While he has no experience, Louis has a singular focus on a goal and no restraints on doing whatever he can to accomplish it. He manages to hustle up a camera and a police scanner to set himself up as a stringer. At first he’s pathetically bad, but soon he get bloody footage of a carjacking victim. He takes it to Channel 6, where he meets Nina Romina (Rene Russo), the overnight news editor. Nina buys the footage and gives Louis some suggestions on how to improve his work.

Louis becomes an exclusive stringer for Nina and Channel 6, which has been mired in last place in the ratings. He takes on an intern, Rick (Riz Ahmed), to help with directions while driving and filming the stories. Louis isn’t above moving a body to make a shot more compelling, and as he becomes more successful he takes greater risks. His success causes friction with other stingers like Loder. But you really don’t want to get on Lou’s bad side.

Writer/director Gilroy is the son of Frank D. Gilroy, the Pulitzer Prize-winning playwright and screenwriter who wrote “The Subject was Roses” and “The Only Game in Town.” He’s recently had successes with Real Steel and The Bourne Legacy. Working with Oscar-winning cinematographer Robert Elswit (There Will Be Blood, Good Night and Good Luck, Magnolia), Gilroy gives the viewer the best view of night-time Los Angeles since Collateral. The movie is a family affair, as Dan’s older brother Tony, a screenwriter and director himself (The Bourne Legacy, Michael Clayton; screenwriter for the other three Bourne movies), serves as a producer, and Dan’s twin brother John edited the movie. John had also edited Miracle and Michael Clayton, among others.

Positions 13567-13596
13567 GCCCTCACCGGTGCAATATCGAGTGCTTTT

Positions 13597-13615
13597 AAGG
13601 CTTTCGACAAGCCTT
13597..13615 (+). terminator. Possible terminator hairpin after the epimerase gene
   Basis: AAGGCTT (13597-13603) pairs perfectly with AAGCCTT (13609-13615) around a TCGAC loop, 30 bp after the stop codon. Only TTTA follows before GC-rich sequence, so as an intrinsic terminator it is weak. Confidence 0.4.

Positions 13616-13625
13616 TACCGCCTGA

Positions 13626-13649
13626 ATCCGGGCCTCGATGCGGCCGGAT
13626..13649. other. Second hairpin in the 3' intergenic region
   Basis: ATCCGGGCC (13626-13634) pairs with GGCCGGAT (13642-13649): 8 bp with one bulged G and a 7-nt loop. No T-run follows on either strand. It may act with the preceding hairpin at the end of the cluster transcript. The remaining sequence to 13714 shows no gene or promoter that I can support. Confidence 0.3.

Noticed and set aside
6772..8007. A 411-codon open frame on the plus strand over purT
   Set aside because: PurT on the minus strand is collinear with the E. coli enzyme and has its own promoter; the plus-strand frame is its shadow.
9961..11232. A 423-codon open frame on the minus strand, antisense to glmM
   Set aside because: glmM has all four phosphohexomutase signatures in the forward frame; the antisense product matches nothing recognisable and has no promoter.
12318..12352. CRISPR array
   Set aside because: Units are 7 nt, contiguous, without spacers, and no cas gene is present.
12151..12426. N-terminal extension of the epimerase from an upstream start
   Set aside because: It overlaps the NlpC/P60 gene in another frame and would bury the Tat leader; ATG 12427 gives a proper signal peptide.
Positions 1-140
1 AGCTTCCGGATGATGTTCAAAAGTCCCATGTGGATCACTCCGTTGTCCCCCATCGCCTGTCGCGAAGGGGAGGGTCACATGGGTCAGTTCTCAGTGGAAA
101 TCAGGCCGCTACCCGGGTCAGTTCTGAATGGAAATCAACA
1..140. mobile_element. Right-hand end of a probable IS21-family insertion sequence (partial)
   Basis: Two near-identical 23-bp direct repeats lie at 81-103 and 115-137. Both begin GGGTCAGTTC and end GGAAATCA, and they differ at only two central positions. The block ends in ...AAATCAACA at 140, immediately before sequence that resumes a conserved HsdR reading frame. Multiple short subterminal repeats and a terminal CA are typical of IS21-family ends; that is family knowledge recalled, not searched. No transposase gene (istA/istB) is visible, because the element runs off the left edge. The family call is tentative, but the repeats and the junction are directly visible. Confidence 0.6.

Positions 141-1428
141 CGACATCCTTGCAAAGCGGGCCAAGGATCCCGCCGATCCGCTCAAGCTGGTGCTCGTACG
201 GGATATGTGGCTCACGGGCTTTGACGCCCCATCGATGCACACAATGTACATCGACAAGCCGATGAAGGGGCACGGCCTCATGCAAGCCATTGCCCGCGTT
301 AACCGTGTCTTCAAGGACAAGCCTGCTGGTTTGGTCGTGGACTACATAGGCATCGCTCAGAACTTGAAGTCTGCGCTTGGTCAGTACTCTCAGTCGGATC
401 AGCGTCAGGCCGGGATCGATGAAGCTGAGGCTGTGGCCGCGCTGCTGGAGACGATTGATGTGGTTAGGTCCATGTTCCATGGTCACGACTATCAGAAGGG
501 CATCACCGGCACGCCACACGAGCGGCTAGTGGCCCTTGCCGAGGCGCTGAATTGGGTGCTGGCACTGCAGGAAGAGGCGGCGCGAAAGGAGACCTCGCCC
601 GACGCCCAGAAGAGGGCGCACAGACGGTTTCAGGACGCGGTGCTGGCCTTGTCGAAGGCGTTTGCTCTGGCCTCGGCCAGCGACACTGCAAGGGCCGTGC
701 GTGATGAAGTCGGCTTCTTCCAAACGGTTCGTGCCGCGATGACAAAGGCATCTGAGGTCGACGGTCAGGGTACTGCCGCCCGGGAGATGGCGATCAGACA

Another family connection is that for 22 years, Dan Gilroy has been married to Rene Russo. After an incredibly busy 1990s, Russo had only done a couple of minor projects in the 2000s. She came back as Thor’s mother in 2011, and got to kick some butt in Thor: The Dark World last year, but with Nightcrawler she’s back in the form she demonstrated in Outbreak, Lethal Weapon 3, and The Thomas Crown Affair. Her scenes with Gyllenhaal are wonderful, especially as she slowly realizes she’s made a deal with the devil.

But the movie belongs to Gyllenhaal. He lost twenty pounds for the role so that Louis Bloom would physically look like a hungry predator. At first he’s the socially awkward hustler, but as the movie progresses you see the sociopath beneath. Yet you can’t look away. Gyllenhaal is an actor who took risks in early films like Donnie Darko and Brokeback Mountain. After a one-time misstep with the failed big-budget Prince of Persia, he’s been on a roll with his roles, with solid work in Source Code, Prisoners, and End of Watch, among others. Nightcrawler shows the earlier risk taker is still there, and the result is mesmerizing.

As the local anchors in the movie often say when introducing Bloom’s footage, viewer discretion is advised. This is an intense and often bloody thriller. It’s also a fascinating character study as well as a cautionary tale. As Bloom points out in the course of the film, local news now devotes about 20 seconds on average to community news, politics, etc., but crime stories – preferably in nice neighborhoods where homeowners are threatened by outsiders – now command 5 minutes of every local news half-hour broadcast. Take out the commercials and that’s about a third of the available time.